Honda previews its next cute-ute with a rugged-looking concept named WR-V

Ronan Glon
Digital Trends
Honda previews its next cute-ute with a rugged-looking concept named WR-V
Honda will travel to the São Paolo Auto Show to introduce a new concept named WR-V. The WR-V is a close-to-production preview of an upcoming, Fit-based crossover designed to slot below the HR-V.

Crossover fever has reached the four corners of the globe. Honda is turning its attention to the growing Latin American market with a new concept named WR-V, which previews an upcoming crossover.

The name WR-V puts the soft-roader in line with other members of Honda’s crossover lineup, and the company explains it stands for Winsome Runabout Vehicle. The concept is closely related to the surprisingly practical Fit city car, and it’s about a size smaller than the HR-V. Visually, it stands out with a tall front end characterized by chiseled headlights underlined by a wide grille. A fake brushed aluminum trim on the front bumper and black plastic cladding over the wheel arches add a rugged touch to the overall look.

Technical specifications are unavailable, but the Fit roots shed insight into what we can expect under the hood. In Brazil, Honda’s smallest model exclusively ships with a 1.5-liter VTEC four-cylinder engine that generates 116 horsepower and 110 pound-feet of torque. It’s capable of burning either gasoline or ethanol, a common fuel in Brazil.

Related: Honda’s new CR-V grows up with a sharp design, a nicer interior, and a turbo four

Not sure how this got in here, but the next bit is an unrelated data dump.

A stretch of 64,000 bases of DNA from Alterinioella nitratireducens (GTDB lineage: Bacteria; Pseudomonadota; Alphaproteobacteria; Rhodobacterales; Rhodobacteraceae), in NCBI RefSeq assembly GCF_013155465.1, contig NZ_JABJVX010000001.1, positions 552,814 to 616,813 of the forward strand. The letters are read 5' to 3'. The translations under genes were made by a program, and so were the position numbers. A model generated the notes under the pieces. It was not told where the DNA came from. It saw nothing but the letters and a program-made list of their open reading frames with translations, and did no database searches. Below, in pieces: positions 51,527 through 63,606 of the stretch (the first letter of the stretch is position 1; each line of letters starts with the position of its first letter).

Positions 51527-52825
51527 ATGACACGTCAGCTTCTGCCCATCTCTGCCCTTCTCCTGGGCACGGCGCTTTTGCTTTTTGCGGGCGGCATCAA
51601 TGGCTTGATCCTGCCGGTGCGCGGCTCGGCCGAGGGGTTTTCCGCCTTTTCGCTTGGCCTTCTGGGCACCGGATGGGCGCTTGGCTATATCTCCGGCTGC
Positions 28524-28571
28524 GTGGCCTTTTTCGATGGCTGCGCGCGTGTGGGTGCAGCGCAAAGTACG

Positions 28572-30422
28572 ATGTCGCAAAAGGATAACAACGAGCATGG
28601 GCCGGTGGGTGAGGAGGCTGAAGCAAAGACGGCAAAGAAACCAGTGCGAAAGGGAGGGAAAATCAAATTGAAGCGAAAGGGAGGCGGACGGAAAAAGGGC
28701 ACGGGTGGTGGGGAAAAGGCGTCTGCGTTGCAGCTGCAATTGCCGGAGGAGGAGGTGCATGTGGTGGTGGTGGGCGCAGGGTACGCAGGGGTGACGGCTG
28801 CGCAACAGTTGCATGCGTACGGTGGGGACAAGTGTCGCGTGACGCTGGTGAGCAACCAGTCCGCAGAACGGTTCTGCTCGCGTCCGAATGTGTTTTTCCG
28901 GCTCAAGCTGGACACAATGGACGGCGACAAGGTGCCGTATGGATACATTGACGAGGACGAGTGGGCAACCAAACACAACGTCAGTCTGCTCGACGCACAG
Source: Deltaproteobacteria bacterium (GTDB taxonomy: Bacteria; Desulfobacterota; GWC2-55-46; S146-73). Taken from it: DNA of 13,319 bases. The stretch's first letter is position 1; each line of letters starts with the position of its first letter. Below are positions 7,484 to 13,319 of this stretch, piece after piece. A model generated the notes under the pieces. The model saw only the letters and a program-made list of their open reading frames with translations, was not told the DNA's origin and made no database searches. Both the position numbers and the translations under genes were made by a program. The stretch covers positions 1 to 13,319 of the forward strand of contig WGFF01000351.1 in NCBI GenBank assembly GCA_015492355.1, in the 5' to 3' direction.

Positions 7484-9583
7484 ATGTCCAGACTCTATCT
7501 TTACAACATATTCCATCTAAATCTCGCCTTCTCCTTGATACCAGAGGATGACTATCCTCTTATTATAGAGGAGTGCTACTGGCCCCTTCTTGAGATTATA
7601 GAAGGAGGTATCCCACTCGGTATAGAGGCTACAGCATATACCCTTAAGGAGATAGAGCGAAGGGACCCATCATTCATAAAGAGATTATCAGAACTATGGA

The 1.5-liter is offered with either a five-speed manual gearbox or a continuously variable transmission (CVT). Front-wheel drive is the only configuration available. And while the Fit is offered with all-wheel drive in Japan, odds are the WR-V will stick to two-wheel drive for cost, demand, and packaging reasons.

Honda will present the WR-V concept during the São Paulo Auto Show that’s scheduled to open its doors to the press on November 8. The model displayed in Brazil will be a close-to-production design study, so we’re willing to wager its series-produced sibling is less than a year away from hitting showrooms.

The WR-V was developed specifically for the Latin American market in mind. It won’t land in the United States due to its Lilliputian size, but it would fare well in Europe where the crossover segment is also booming. However, as of writing Honda hasn’t announced plans to sell the WR-V outside of Latin America.